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All in the Game

We are told again and again that it is a mistake to over simplify issues. Edward Said famously indicted the West over its whole approach to the Muslim World in Orientalism. Recently a few hours of reading has shown me that my understanding of the Palestine question was childlike. The political issues there, as elsewhere, are complex but there is a grave danger that we are lured away from the hell-hole reality by all the acronyms and alliances, they are like a deep pond, look into it but stay well away from the edge.  

I am re-reading the Glass Bead Game by Herman Hesse. The "Game" of the title is a celebration of the world of intellect. Players weave together patterns and concepts from seemingly unrelated fields of study such as the evolution of Latin verbs and musical ornament in 16th century Venetian music. Guardian readers would have loved it; bless them. But eventually the hero Jospeh Knecht realises that all the beautiful complexity is simply a pathway to the sublimely simple, in other words to God. From that moment on  "he would no longer dwell in the world of longer be able to delight in invention, construction and combination."

Checkov in The Cherry Orchard 1904 has the eternal student Trofimov talk of "Terrible serious people with stern expressions on their faces. They all talk about nothing but terribly important questions.... And right in front of their eyes there are workers living on filthy food and sleeping without pillows to their heads, thirty to forty to a room - and everywhere bugs, damp, stench and moral squalor. And all the fine conversations we have are plainly just to distract attention from it all. Our own attention, and other peoples' too."

In my opening I referred to the Muslim World rather than the world of Islam. The Muslim world is complex but as far as I can see Islam is not. The Shahadah in its most basic form simply says "There is no god but God and Mohammed is His prophet". This simplicity is matched by a passage in the Bible from 2 Corinthians: "I will be a father to you and you shall be my sons and daughters." When God speaks in the Qur'an and the Bible of his mercy to Man he talks of simple gifts: fruit, vegetables and the fish of the sea. An aptitude for philosophical debate may be a gift from God but it is not mentioned in either Holy Book.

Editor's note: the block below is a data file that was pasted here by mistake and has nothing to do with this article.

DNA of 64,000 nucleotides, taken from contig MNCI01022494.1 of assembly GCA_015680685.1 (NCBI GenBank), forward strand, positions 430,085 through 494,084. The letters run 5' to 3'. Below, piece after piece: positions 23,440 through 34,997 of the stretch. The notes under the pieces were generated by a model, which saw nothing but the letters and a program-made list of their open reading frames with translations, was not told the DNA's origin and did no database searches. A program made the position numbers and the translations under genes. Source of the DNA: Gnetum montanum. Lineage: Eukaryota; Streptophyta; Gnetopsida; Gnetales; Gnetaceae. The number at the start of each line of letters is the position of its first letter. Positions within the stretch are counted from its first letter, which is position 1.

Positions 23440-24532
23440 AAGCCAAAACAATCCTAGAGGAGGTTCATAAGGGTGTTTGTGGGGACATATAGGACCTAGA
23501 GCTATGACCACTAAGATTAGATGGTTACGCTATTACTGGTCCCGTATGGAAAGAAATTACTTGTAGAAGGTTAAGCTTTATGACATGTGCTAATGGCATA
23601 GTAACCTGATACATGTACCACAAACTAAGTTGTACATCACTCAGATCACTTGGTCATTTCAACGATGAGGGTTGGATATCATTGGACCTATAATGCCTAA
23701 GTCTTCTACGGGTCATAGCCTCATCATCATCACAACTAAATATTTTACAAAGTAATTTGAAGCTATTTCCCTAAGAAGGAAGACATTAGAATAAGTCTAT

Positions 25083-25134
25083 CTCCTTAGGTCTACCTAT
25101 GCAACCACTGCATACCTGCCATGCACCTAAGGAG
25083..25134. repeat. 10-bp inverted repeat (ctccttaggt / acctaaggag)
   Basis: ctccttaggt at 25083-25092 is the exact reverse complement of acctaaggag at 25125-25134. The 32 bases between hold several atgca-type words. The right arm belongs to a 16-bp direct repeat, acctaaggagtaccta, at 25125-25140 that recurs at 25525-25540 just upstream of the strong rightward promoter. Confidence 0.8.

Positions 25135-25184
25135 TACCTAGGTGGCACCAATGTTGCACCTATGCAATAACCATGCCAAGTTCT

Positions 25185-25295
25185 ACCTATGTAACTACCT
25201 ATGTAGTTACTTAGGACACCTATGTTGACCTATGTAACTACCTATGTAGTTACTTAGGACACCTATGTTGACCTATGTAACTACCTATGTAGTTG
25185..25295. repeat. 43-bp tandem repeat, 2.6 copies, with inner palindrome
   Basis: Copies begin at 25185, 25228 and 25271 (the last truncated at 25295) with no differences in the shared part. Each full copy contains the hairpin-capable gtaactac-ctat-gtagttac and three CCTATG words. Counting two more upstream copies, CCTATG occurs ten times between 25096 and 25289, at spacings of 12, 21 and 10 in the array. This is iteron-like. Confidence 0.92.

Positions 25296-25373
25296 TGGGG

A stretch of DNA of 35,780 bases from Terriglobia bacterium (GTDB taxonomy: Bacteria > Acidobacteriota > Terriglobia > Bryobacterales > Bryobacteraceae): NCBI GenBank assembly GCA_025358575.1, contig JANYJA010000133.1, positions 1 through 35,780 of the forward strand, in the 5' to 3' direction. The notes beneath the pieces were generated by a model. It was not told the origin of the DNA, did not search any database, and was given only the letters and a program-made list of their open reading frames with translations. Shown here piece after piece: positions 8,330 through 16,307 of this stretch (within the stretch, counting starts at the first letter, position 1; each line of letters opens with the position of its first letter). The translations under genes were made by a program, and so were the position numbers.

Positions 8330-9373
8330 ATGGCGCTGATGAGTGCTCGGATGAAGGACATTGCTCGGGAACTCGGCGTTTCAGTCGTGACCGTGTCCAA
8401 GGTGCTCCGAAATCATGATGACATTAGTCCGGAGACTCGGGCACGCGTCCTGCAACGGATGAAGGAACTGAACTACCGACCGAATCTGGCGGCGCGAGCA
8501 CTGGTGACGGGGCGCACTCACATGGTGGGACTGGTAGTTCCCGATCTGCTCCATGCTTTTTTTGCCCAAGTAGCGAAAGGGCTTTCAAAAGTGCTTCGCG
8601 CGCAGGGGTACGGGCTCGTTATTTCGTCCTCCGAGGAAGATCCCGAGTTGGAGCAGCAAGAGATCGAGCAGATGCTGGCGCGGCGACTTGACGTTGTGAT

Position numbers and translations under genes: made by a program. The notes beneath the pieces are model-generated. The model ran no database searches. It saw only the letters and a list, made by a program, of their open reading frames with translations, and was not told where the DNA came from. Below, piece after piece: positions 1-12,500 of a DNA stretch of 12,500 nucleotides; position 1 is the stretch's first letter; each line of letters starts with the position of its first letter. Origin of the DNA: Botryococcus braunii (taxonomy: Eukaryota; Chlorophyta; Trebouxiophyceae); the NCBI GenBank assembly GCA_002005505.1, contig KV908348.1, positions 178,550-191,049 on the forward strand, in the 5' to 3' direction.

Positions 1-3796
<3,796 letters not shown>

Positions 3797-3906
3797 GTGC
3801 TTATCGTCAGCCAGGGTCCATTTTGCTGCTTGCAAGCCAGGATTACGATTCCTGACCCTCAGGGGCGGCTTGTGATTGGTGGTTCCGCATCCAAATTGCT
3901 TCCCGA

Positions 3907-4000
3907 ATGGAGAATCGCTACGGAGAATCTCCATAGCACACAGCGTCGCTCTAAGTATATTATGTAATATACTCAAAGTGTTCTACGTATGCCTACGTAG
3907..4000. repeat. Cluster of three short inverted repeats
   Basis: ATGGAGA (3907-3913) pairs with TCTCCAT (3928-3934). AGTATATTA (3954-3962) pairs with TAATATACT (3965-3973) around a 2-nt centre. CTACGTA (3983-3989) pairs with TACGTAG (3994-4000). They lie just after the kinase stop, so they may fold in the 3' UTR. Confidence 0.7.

Both Jesus and Mohammed were born into societies that were largely agricultural, where life was simple if not easy. The underlying logic of life was unavoidable; cultivate the olives and they will bear fruit, neglect them and they will not.

There is a world of difference between knowing something and realising it. I know about the occupation of the West Bank but when I watched the tracer shells and saw the wounds of small children in the fine documentary Occupation 101 then it became more real. The film starts with a quotation from Stephen Hawkings "The geatest enemy of knowledge is not ignorance: it is the illusion of knowledge". Illusion may be unavoidable but it is deeply wrong to cultivate illusion by congratulating one another on knowledge which is fundamentally superficial.

Ken Mafham is a Muslim Insitute Fellow and a Town Planning Consultant with 40 years experience. His work has taken him to Mauritius, Bauch State Nigeria , Merseyside and the East Midlands. He has also taught lessons to 30-40 individuals a week for the last fifteen years, from Year 1 to A level. This leaves little time for hobbies but he does like to play the violin and sing. Not both at the same time though.

Image: Artist Sabrina Mezzaqui's transformation of Hesse's The Glass Bead Game